Before a detailed practical review of the steps to set up a movement disorder telemedicine practice, it is necessary to review the various modalities and types of telemedicine care. The word “telemedicine” is commonly used in reference to remote synchronous video visits, sometimes also referred to as “virtual visits,” during which the patient and the provider are video conferencing in real time. However, there are many other types and options that are included under “telemedicine” in addition to just virtual visits, although undoubtedly this is the most frequent and most widely recognized form of telemedicine. During virtual visits, it is possible to take history, involve a care partner, and a limited motor exam is also usually possible. Some movement disorder scales have been validated for remote use, including a modified version of the Unified Parkinson’s Disease Rating Scale and the Unified Huntington’s Disease Rating Scale.


While “synchronous” virtual visits are the norm when broadband internet connection is available at both the provider’s and the patient’s end, so-called “asynchronous” video visits may be considered under certain circumstances, especially in technologically less advanced regions with lack of high-speed internet access. In asynchronous video visits, the patient’s examination is recorded—for example, following instructions to include specific tasks or views; it is then uploaded over a low-speed internet connection to a dedicated secure server, from where the provider can access the video recording and evaluate or rate it according to a predetermined protocol.


In addition to synchronous and asynchronous video visits, “telemedicine” in movement disorders may refer to visits involving interdisciplinary care, the use of objective devices such as wearables or “telemetry,” tele-psychiatry and tele-therapy, management of advanced therapies such as DBS 17 , and screening for advanced therapies and research eligibility.


The international Movement Disorders Society (MDS), through its Telemedicine Study Group, has developed a step-by-step guide for providers to set up or optimize their telemedicine practice specifically for Parkinson’s disease and movement disorders. A webinar, with a similar goal and also granting continuing medical education credits, was published by the same Telemedicine Study Group.


Before beginning to set up a telemedicine practice and delve into any telemedicine technical steps and guidance to any depth, it is important to review and fully understand the specific national, regional, local, and (if applicable) institutional regulatory environment of one’s practice, as it pertains to providing telehealth care. Specific regulations across countries and regions may vary widely. The MDS Telemedicine Study Group has compiled an extensive database that is available online and is updated regularly to aid movement disorder providers with their review of regional regulatory information. A detailed review of telemedicine regulatory status was also included in a peer-reviewed publication by the same group.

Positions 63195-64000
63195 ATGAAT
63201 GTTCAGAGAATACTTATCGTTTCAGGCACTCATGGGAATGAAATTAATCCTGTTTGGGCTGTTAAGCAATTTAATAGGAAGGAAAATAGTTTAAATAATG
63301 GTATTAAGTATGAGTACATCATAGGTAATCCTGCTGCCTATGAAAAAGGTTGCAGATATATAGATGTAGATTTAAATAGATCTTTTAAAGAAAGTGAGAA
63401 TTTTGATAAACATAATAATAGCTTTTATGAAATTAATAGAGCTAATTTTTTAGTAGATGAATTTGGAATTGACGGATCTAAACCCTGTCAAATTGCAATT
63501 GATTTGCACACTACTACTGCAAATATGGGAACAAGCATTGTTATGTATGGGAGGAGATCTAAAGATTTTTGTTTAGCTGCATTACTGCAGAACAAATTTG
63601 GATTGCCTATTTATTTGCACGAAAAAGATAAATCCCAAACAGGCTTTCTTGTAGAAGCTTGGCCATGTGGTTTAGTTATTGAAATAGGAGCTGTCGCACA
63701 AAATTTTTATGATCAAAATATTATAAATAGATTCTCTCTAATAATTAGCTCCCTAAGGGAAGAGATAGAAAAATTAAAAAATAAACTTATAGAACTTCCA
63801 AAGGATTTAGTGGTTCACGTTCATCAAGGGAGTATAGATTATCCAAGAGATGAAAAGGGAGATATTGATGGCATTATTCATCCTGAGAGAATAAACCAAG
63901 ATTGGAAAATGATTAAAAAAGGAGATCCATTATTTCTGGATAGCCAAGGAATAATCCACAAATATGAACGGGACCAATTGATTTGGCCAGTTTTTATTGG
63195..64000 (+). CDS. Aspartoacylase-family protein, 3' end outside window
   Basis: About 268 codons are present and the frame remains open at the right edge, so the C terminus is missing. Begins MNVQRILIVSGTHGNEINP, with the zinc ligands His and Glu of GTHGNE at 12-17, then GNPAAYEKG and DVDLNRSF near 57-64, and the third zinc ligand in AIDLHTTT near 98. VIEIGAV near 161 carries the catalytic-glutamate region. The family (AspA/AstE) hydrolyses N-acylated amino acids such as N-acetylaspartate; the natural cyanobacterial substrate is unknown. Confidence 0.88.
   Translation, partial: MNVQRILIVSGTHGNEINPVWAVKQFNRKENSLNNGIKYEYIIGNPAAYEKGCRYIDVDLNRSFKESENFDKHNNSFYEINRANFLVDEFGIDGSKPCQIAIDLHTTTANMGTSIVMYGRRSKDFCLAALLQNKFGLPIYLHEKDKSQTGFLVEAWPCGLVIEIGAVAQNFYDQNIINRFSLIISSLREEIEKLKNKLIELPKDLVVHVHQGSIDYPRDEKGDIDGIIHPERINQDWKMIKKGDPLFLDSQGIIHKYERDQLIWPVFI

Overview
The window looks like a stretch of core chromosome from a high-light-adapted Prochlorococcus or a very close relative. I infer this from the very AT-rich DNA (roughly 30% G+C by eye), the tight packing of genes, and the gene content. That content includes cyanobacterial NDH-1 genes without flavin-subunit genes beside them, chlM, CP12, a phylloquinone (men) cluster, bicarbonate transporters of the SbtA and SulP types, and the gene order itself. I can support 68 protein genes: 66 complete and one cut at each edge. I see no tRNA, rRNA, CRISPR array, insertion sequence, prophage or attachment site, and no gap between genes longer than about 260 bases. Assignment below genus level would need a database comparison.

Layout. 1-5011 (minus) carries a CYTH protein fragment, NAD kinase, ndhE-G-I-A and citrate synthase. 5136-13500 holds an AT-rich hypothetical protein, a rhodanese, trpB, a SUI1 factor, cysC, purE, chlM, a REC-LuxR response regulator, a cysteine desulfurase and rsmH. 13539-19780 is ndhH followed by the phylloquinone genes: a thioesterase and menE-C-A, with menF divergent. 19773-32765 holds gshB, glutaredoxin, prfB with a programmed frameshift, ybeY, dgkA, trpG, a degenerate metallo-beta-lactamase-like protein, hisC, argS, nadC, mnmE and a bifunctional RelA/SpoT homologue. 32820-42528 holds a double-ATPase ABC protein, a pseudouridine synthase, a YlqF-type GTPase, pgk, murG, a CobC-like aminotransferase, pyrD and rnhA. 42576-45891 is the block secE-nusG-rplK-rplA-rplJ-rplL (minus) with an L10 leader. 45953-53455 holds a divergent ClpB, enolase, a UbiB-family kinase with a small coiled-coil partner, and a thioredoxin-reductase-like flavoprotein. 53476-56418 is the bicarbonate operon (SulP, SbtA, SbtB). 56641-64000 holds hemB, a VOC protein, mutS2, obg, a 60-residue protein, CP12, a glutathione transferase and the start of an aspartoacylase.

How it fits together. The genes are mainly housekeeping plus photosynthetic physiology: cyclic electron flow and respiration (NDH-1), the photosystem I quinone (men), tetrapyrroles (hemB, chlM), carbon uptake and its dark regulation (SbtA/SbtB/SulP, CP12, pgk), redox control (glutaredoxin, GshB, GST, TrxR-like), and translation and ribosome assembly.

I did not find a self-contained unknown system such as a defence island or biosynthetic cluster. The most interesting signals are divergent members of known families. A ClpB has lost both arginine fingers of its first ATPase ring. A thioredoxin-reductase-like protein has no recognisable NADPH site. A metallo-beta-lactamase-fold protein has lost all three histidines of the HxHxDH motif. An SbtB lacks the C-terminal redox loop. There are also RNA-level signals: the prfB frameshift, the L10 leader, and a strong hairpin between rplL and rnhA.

In addition to regulatory requirements, it is critical to address the financial aspects and feasibility of a telemedicine practice. Naturally, this varies greatly by regions and countries. In the United States the most comprehensive review of nonface-to-face evaluation and management codes have been prepared by the American Academy of Neurology. It is believed that telehealth may become part of an integrated and patient-centered management model in PD, where tangible, validated, and relevant health outcomes, as opposed to fee-for-service incentives, will primarily determine health care practices, as is predominantly the case currently in the United States.


After applicable regulatory requirements and billing/coding information have been reviewed and complied with, the next challenge in telemedicine setup is securing the necessary hardware and software. Fortunately, most modern medical offices nowadays either are already equipped or can easily be furnished with the basic hardware needed for a telemedicine setup, including a computer or other device that is outfitted with audio and video capabilities and a broadband internet connection. Typical devices may include a desktop or laptop computer, a tablet or cell phone, with camera, microphone, and speakers. A somewhat more complex question is the choice of software. Increasingly, some electronic medical record (EMR) systems include built-in video visit capability. It is necessary to confirm if such an option is available or another preferred platform is otherwise offered at the practice location, where a provider seeks to begin virtual visits. Fig. 7.1 provides an overview of the relevant decision points usually applicable to most practice environments.




Fig. 7.1


Overview of the telemedicine software selection process.


When reviewing software options, especially in cases when these are not already available institutionally or embedded in EMR, privacy is an utmost consideration. While some regulatory agencies and institutions have relaxed the rigor of privacy enforcements in response to the COVID-19 pandemic, the prolongation of the pandemic and widespread adoption and integration of telemedicine led to its normalization, where the rigor of enforcing privacy policies gradually return to their prepandemic baseline.


Once the regulatory and hardware/software matters have been addressed, the next important aspect of setting up a telemedicine practice or, if we want to stay narrow in our definitions as discussed above, virtual visits, will be the proper way of preparing the video and room setup. Tables 7.1A and 7.1B review some steps that can help, for both the provider’s ( Table 7.1A ) and the patient’s ( Table 7.1B ) side. Review the steps outlined in Table 7.2 on how to conduct a teleneurology visit.


Oct 30, 2021 | Posted by in NEUROLOGY | Comments Off on Teleneurology for Parkinson’s disease and movement disorders in the COVID-19 pandemic